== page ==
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Bundling without bungling

October 29, 2013
by Pamela Tabar, Editor-in-Chief
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In 2012, the Centers for Medicare & Medicaid Services (CMS) awarded hundreds of Bundled Payment for Care Initiatives (BPCI) pilots across four different bundling models. Models #2 and #3 focused on post-acute care.

"Bundling has been around since before the ACA. It's considered the #1 model to bend the cost curve," explained Jade Gong, MBA, RN, senior vice president, Health Dimensions Group, in an educational session at the 2013 LeadingAge conference in Dallas. "With lower payments, providers must accept more risk to survive."

CMS allowed up to 48 different episode bundles during the pilots, and allowed pilot networks to choose their own bundle time frames. Although most pilots chose 30-day episodes of care, longer stay lengths are also important, warned Brian Fuller, MSA, senior consultant, Health Dimensions Group."Choose your comfort level, but keep an eye on the 60-, 90- and 120-day episodes, because eventually you're going to get pushed toward the chronic care and longer-term model," he said.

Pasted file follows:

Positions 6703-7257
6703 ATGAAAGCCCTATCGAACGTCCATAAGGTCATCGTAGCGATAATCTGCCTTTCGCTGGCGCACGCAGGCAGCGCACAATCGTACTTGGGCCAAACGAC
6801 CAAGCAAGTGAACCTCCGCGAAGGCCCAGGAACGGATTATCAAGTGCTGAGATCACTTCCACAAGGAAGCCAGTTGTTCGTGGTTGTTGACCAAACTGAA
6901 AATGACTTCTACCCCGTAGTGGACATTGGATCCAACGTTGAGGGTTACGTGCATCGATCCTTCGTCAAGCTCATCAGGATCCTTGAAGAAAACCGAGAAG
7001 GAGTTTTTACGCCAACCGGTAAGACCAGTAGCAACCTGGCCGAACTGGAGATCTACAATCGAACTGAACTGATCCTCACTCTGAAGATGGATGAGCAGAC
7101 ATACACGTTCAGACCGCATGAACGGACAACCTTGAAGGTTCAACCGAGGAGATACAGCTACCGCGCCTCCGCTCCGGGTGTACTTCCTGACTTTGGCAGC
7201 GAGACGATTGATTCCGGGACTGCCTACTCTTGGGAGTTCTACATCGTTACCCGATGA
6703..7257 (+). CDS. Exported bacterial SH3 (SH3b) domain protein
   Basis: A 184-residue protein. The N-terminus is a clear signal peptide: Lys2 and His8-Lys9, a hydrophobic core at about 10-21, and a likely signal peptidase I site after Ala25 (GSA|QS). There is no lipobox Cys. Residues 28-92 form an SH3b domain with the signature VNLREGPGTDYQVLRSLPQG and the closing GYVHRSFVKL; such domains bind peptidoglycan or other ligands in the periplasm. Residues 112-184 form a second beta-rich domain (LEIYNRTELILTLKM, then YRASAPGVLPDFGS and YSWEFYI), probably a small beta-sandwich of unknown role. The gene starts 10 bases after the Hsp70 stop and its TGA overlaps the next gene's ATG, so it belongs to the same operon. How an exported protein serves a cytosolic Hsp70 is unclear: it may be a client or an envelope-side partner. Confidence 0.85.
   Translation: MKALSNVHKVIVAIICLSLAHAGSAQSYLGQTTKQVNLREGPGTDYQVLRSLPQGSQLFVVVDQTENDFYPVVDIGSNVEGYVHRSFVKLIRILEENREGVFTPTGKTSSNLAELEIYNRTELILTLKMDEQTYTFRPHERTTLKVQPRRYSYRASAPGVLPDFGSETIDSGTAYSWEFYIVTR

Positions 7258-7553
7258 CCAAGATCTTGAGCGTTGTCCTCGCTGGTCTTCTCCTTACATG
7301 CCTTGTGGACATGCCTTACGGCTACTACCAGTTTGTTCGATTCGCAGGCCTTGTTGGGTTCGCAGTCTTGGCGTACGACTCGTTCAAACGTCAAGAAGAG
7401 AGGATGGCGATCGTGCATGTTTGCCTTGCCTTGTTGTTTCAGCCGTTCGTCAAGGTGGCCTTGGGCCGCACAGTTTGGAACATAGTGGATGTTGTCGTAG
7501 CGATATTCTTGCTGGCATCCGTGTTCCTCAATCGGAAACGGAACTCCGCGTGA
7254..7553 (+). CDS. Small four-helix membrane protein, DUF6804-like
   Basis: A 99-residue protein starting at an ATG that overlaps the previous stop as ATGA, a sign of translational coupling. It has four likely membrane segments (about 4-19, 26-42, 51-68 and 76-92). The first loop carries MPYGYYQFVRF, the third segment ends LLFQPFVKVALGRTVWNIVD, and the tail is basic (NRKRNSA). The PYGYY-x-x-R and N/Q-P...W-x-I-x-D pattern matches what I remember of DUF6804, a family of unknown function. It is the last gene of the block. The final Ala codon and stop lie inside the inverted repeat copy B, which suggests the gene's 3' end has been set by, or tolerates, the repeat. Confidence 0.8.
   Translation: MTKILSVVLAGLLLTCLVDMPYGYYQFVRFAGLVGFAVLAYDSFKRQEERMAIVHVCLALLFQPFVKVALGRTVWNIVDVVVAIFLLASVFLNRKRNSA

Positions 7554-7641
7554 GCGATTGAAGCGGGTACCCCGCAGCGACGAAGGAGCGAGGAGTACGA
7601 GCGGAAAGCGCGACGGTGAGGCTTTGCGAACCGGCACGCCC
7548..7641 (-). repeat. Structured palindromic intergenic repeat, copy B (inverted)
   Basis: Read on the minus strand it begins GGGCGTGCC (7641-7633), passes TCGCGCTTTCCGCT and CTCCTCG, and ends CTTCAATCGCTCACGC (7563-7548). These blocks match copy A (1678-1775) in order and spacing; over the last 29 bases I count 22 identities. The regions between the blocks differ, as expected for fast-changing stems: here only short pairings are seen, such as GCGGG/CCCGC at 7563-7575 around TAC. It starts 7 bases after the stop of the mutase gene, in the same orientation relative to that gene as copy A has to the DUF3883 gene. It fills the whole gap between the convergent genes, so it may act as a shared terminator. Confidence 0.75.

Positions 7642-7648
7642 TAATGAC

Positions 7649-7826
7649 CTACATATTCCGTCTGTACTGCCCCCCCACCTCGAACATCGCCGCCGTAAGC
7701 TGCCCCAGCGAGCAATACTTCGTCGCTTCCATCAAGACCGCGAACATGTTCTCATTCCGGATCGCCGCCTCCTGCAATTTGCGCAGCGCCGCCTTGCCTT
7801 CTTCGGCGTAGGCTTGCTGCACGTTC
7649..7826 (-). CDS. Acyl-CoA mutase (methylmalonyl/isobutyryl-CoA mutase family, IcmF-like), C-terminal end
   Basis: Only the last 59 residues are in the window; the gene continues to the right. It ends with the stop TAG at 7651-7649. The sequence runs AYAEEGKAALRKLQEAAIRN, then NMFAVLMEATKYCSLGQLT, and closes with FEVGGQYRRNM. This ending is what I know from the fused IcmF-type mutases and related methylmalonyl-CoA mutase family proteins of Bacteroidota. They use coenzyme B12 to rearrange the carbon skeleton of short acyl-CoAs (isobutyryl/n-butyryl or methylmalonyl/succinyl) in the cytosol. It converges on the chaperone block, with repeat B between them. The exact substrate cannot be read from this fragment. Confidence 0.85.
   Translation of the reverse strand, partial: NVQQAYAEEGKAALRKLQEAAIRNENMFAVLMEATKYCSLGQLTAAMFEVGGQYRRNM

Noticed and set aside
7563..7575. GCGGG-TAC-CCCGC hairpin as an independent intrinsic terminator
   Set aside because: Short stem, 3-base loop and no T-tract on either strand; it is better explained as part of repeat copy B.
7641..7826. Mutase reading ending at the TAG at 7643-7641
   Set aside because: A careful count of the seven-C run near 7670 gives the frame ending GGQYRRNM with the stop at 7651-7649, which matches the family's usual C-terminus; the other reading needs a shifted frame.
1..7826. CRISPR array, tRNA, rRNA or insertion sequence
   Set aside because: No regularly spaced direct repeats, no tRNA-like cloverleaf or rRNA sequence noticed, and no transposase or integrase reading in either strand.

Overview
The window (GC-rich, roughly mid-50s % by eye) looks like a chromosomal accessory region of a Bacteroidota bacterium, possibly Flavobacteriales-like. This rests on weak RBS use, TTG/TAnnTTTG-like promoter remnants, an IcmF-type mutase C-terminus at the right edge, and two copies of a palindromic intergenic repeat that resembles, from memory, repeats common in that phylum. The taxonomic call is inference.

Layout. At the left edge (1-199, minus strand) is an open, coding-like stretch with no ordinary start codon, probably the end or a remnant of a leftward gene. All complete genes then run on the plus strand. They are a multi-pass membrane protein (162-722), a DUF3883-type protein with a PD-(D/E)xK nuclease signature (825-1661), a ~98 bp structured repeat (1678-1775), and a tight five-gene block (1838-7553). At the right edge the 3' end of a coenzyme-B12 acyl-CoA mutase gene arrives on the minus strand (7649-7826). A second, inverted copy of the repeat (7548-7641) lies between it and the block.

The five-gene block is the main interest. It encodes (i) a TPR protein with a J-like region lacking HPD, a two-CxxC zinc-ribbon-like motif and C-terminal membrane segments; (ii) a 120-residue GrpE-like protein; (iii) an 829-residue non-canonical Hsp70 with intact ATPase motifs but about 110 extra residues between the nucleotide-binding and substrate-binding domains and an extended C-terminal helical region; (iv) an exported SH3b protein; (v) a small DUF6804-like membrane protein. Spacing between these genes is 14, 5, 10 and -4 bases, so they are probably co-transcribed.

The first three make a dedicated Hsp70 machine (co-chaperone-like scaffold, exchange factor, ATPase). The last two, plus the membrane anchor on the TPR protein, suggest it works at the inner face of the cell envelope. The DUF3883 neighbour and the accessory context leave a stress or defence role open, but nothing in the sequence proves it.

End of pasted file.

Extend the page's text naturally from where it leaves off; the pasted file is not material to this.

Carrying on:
The key steps to creating a bundle:

  1. Define the population to be bundled
  2. Define how long a bundle will last (30, 60, 90 days, etc)
  3. Analyze the quality of care delivered by partners
  4. Define who will be a risk-bearing entity and what parameters will be used for care pathways
  5. Focus on cost targets that will result in a discount of at least 3 percent cost reduction for CMS. "For better or worse, we've settled on the arbitrary 3 percent," Fuller said. "But to be honest, the opportunity is much much greater."

As acute care continues to streamline care processes into narrower networks of referral partners, the focus is already widening from transitions of care and readmissions to greater overall cost savings in post-acute care, which currently accounts for almost one-third of the total costs for several key episodes, including major joint replacements and heart failure. Increasingly, post-acute care's job also will be about optimizing chronic care costs for increasingly frail people and those nearing the end of life.

"The greatest risk of all is the risk of the status quo," Fuller said. "If you're doing what you've always done, that's more risk than any bundled payment model."